Table 3 showed change in various domains of cognitive function six months after onset of stroke. Regarding to MMSE components, eighteen subjects showed deterioration, two subjects improved and four subjects remained constant on orientation function. These changes were statistically significant (p=0.02). For registration function, only one subject improved, while the rest were constant; this, however, was statistically insignificant (p=0.317). For attention function, tensubjects showed decreased function, two subjects improved, and 22 subjects remained constant; again, this was statistically insignicant (p=0.65). For language function, two subjects experienced worsening, three improved and 29 subjects were constant; this result was statistically insignificant (p=0.336). For drawing function, three subjects experienced worsening while the rest did not have any changes (p=0.083). For MMSE total score, 24 subjects showed decrease result, only three subjects improved and the rest remained constant. There was significant difference between MMSE taken at first week following stroke attack and six months after(p<0.001 ), so were the differences found in the results

of CDT, ADL and IADL.Of all 34 patients, fifteen subjects (44.1%) had cognitive function impairment compared tonineteen subjects (55.9%) with normal cognitive function.

Table 4 showed the result of the VFT. Six subjects without impairment at initial assessment remained normal on the sixth month, while six subjects with no impairment initially showed impairment on the sixth month follow-up. Twenty one subjects got impairment both at initial and sixth month follow-up post stroke, respectively. There was no significant statistical difference (p=0.125).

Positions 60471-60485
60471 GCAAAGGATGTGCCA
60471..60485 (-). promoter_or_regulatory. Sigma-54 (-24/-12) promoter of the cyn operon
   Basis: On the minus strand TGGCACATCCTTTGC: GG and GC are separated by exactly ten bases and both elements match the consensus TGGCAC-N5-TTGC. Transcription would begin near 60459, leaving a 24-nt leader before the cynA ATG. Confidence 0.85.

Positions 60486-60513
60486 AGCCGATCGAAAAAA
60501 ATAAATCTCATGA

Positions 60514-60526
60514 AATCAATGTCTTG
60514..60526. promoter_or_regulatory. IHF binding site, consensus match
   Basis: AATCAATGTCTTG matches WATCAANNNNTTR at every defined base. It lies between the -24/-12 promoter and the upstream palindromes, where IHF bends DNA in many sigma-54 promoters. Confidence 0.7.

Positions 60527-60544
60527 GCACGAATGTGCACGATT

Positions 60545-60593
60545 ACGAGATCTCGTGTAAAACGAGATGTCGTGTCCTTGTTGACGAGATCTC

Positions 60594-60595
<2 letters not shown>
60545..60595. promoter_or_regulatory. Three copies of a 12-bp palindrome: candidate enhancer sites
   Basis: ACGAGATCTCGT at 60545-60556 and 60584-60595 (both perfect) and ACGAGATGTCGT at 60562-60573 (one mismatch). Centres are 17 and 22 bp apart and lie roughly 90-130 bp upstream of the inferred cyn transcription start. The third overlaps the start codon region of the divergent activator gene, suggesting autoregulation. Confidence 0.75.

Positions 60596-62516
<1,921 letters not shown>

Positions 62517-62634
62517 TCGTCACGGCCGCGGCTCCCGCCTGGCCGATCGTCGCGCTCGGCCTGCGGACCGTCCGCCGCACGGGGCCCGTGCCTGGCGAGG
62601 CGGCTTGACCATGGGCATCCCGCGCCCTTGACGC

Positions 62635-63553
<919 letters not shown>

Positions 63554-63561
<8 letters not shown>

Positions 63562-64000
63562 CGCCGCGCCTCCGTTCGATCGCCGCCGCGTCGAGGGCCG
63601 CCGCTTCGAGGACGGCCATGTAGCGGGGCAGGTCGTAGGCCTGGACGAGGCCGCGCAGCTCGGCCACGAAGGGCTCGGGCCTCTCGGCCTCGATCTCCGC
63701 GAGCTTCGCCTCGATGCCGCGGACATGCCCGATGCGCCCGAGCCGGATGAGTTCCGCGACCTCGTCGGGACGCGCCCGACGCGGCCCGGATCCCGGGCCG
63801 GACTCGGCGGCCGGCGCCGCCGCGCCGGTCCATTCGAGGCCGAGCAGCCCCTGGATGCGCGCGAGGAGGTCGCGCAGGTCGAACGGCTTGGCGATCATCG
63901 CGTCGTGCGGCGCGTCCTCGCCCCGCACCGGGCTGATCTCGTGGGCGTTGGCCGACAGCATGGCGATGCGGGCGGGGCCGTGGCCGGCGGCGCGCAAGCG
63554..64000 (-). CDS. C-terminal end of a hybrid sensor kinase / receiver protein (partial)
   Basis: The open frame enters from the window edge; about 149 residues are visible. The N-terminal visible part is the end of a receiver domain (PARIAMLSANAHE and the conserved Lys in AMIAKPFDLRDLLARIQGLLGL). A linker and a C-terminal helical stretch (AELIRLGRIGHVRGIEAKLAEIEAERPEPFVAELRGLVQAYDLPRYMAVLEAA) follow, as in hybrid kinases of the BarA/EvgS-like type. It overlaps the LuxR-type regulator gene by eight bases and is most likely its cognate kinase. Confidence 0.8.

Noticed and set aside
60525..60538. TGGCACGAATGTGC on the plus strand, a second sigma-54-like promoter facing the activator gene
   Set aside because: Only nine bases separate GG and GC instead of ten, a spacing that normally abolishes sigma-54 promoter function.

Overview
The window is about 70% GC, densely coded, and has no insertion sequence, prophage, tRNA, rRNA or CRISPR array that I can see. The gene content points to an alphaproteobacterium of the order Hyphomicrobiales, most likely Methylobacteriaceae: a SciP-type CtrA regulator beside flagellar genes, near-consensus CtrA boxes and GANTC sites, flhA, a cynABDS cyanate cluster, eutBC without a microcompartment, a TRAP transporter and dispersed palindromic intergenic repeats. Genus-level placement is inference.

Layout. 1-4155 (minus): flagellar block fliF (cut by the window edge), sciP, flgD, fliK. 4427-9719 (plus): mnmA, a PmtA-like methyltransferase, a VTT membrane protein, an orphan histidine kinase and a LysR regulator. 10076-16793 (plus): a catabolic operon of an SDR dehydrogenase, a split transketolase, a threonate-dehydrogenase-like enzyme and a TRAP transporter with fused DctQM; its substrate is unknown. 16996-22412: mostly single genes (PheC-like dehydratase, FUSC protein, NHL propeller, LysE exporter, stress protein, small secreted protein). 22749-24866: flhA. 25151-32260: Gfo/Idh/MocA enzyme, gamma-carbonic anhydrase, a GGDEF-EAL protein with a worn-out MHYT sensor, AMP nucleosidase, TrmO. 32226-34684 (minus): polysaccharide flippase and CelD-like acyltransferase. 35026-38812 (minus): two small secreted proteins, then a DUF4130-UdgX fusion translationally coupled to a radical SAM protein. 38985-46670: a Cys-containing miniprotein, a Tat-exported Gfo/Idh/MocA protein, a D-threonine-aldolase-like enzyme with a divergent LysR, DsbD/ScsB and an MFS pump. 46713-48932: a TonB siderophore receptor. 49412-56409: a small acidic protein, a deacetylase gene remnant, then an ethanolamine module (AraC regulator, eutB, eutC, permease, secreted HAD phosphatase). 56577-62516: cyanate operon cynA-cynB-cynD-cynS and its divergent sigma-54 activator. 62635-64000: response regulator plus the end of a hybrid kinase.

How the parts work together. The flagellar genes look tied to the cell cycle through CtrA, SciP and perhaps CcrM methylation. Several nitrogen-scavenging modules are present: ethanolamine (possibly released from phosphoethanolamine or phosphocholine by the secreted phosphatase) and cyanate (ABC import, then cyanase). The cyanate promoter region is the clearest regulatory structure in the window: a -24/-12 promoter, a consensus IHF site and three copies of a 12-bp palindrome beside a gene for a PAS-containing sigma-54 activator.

In Table 5, 29 subjects assessed by TMT-A having no impairment at initial examination, but after 6 months fifteen subjects remained without impairment while the remaining fourteen showed impairment. Five patients with impairment at initial assessment remained with impairment after 6 months. The result was statistically significant (p<0.001).

Table 6 showed 24 subjects assessed with TMT-B had no impairment initially. Out of this number, five remained without impairment, while nineteen got impairment. Ten subjects with impairment initially remained with impairment after six months. This difference was statistically significant (p<0.001).


Vascular dementia is characterized by mental slowness, impairment of planning, initiative and executive function with personality changes. Vascular Cognitive Impairment (VCI) is characterized by cognitive impairment in at least one cognitive domain. Impaired cognitive function after stroke is often diagnosed late, because the clinical symptoms of paralysis get more attention than cognitive impairment. The location of lesions and detection of cognitive impairment are crucial to make early intervention[15,16]. The most common lesions lead to cognitive impairment are the left hemisphere, supratentorial lesions, anterior and posterior cerebral artery infarction, and multiple infarcts[2,16,17,18].